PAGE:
Filippo di ser Brunellesco Lapi was born in 1377 in Florence, son of a notary. The intention to follow in the footsteps of his father was soon abandoned, he worked in a workshop as a goldsmith: goldsmiths are his first works, as shown by his collaboration in the creation of the silver altar of San Jacopo in Pistoia. Although he is part of the goldsmiths' guild, however, he is mainly interested in architecture: and so, while his activity in the shop is more and more listless, more passion is devoted to prospective studies, with numerous optical experiments of important scientific value. .
In 1401, therefore, Filippo participates in the Florentine competition organized by the Art of Merchants of Calimala to give life to the second door of the Baptistery. The sources about the final result of the competition are not clear: some speak of a victory with the Ghiberti ex aequo, who speaks of a second place. Certainly, until 1416 he never returned to the city after having gone to Rome together with his friend Donatello.
Precisely in the Eternal City he studies classicalism with enthusiasm, not forgetting other subjects: Brunelleschi, in fact, is not only an exceptional architect, but also a military engineer, a mathematician, a naval engineer, a geometry expert, a literary scholar, a inventor, a construction expert, a creator of musical instruments and a fan of the "Divina Commedia" by Dante Alighieri. In 1418, Filippo participates in a competition aimed at the realization of the Dome of the Duomo of Florence: this will be the road that will consecrate him from the artistic point of view.
Initially flanked by Ghiberti, who nevertheless leaves aside after a short time (to the point that art historians agree not to consider him the father of any intervention on the Dome), he concludes the work only in 1436: during this period, naturally , is also dedicated to other projects, such as the Hospital of the Innocents of 1419, the Old Sacristy of 1421, the Church of San Lorenzo of 1423, and still the Cappezza de 'Pazzi, Santa Maria del Fiore, the Church of Santo Spirito and Palazzo Pitti, in the thirties of the fifteenth century.
The Church of Santo Sprito is a masterpiece based on the combination of central and Latin cross: the entire structure, including the capocroce and the transept, is surrounded by a colonnade of square bays, giving rise to a walkway where 40 chapels open at the niche. The dome is located at the intersection of the arms, originally designed by Brunelleschi without a drum in such a way as to favor the brightness of the central altar table.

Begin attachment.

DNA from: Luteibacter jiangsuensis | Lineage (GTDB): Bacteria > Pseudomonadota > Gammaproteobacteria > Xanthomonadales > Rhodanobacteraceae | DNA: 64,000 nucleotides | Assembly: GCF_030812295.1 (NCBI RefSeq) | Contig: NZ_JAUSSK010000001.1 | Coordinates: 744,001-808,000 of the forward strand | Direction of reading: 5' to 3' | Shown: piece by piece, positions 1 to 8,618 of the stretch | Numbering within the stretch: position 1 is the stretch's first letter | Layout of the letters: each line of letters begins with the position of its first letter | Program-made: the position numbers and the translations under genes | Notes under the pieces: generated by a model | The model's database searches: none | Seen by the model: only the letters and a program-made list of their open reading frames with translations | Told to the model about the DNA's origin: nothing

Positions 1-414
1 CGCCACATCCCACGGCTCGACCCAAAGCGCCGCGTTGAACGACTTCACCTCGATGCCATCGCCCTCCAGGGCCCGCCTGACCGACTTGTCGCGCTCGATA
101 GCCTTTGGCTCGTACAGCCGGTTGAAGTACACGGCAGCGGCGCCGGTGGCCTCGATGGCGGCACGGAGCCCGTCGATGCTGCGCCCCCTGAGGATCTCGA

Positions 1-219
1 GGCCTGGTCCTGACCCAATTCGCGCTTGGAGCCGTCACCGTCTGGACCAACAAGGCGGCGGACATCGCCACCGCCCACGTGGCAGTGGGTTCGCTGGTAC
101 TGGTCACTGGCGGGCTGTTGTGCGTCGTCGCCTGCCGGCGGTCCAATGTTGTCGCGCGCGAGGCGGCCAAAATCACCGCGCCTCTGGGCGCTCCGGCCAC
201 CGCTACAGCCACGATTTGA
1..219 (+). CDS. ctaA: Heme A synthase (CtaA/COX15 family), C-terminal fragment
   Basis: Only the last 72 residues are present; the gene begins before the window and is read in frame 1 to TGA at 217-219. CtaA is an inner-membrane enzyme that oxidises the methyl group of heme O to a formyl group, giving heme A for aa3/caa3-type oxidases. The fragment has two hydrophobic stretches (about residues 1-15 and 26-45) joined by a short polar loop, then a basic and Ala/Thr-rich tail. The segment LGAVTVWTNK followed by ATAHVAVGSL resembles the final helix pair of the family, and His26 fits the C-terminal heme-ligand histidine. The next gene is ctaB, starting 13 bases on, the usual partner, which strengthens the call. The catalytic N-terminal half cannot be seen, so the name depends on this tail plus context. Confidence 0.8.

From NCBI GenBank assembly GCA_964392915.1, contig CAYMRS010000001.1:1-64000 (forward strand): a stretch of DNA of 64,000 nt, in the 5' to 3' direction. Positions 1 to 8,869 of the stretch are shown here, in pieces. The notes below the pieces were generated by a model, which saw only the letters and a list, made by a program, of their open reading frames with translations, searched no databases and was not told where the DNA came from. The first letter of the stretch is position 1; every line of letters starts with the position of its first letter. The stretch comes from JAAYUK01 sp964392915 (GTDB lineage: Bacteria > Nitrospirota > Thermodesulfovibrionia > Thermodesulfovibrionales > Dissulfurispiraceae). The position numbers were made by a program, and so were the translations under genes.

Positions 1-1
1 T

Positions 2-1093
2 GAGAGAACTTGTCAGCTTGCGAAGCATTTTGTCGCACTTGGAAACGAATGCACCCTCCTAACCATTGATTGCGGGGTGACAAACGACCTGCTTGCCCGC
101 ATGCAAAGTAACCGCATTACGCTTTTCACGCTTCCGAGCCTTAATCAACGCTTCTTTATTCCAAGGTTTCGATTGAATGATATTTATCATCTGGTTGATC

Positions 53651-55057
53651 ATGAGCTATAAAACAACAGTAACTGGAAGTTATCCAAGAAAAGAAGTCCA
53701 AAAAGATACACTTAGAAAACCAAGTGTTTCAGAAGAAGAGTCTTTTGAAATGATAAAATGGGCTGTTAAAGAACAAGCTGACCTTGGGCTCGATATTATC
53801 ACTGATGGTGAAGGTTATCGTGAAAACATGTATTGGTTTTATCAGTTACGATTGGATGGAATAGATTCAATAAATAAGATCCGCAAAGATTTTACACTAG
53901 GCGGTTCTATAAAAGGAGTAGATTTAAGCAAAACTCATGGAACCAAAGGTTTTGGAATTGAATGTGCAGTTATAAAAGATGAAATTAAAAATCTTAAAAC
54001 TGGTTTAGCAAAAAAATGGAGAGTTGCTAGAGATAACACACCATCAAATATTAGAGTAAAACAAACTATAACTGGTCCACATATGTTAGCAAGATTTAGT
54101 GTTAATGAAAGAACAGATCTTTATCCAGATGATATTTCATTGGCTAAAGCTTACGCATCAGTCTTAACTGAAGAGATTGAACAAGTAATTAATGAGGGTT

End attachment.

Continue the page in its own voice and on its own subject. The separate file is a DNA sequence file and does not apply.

Moreover, during these years, he travels a lot, staying in several Italian cities: in Mantua, Ferrara and Rome for artistic needs, in Pisa and Lucca to make available his own knowledge of military engineering, in Florence to create rigs (for example the one made during a representation of the Archangel Gabriel in San Felice in Piazza).
In 1445 the first architecture begun by Brunelleschi was inaugurated, that is the Spedale degli Innocenti: in the same year the work began for the Tribune del Duomo, actually designed seven years earlier, and the installation of the lantern.
He dies, in the night between 15 and 16 April of 1446, in Florence. His tomb is placed first in a niche forming part of Giotto's bell tower, and then moved to the Cathedral: it will be rediscovered only in the seventies of the twentieth century, thanks to the excavations under the cathedral of the Church of Santa Reparata.
Set designer, sculptor and architect, Filippo Brunelleschi is unanimously recognized as one of the initiators of the Florentine Renaissance together with Masaccio and Donatello, with respect to which he also represented a point of reference. Inventor of the linear centric perspective, that is to say of the unique point of escape perspective, he constituted the first example of architect and modern, involved, as well as in the operational and technical phase, also in the design process: thanks to him, in short, the architecture turned from purely mechanical art to liberal art based on historical knowledge, geometry and mathematics.
Thanks to his ingenuity, monumental works characterized by cleanliness, clarity and order, created from modules expressed in Florentine arms from which perfect proportions were obtained in multiples and submultiples. In other words, the starting point of his art was the purity of forms, guaranteed by the essential use of decorative elements and by the use of a round arch.